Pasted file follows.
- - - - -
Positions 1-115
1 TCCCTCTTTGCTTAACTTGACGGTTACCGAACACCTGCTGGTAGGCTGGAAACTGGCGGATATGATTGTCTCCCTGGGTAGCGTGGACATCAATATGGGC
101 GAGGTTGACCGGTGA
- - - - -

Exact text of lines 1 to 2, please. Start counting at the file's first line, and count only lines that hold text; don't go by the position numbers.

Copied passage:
Positions 1-115
1 TCCCTCTTTGCTTAACTTGACGGTTACCGAACACCTGCTGGTAGGCTGGAAACTGGCGGATATGATTGTCTCCCTGGGTAGCGTGGACATCAATATGGGC